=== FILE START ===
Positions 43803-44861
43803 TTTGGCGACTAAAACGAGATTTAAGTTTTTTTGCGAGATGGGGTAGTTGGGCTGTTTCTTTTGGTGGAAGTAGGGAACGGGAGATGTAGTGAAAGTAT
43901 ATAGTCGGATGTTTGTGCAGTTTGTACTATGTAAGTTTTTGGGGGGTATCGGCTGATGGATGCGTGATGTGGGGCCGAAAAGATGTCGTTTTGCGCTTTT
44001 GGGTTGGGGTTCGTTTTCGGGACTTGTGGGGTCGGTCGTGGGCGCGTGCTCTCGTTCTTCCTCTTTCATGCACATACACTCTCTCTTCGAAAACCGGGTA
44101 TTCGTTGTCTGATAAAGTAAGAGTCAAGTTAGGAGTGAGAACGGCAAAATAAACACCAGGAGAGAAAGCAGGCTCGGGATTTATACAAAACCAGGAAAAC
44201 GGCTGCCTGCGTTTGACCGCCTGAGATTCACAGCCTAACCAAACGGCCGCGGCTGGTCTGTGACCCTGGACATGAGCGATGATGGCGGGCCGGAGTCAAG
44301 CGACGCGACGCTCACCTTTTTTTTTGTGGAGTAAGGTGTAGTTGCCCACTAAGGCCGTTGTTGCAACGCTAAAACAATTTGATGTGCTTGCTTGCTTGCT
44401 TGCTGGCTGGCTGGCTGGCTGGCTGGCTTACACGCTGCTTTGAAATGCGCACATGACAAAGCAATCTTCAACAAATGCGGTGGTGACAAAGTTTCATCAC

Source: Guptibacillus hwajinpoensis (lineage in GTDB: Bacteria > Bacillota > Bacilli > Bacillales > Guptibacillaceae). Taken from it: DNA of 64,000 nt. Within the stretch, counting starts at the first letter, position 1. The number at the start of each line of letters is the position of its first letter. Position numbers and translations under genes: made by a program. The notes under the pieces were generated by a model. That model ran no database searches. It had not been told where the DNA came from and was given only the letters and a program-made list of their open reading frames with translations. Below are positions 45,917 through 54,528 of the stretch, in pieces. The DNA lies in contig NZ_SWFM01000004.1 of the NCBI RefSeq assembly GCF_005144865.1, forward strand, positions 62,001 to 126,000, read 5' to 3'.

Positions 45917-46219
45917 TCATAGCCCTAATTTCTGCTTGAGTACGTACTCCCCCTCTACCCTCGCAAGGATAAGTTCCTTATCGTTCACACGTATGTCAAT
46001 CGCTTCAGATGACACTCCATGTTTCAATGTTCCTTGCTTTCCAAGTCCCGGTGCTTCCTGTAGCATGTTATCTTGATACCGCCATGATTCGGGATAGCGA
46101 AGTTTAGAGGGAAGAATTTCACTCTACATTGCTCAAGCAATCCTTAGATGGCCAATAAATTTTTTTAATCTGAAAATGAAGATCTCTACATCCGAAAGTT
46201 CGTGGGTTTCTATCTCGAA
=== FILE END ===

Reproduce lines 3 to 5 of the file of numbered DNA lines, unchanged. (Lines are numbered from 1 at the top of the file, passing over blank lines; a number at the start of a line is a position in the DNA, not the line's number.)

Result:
43901 ATAGTCGGATGTTTGTGCAGTTTGTACTATGTAAGTTTTTGGGGGGTATCGGCTGATGGATGCGTGATGTGGGGCCGAAAAGATGTCGTTTTGCGCTTTT
44001 GGGTTGGGGTTCGTTTTCGGGACTTGTGGGGTCGGTCGTGGGCGCGTGCTCTCGTTCTTCCTCTTTCATGCACATACACTCTCTCTTCGAAAACCGGGTA
44101 TTCGTTGTCTGATAAAGTAAGAGTCAAGTTAGGAGTGAGAACGGCAAAATAAACACCAGGAGAGAAAGCAGGCTCGGGATTTATACAAAACCAGGAAAAC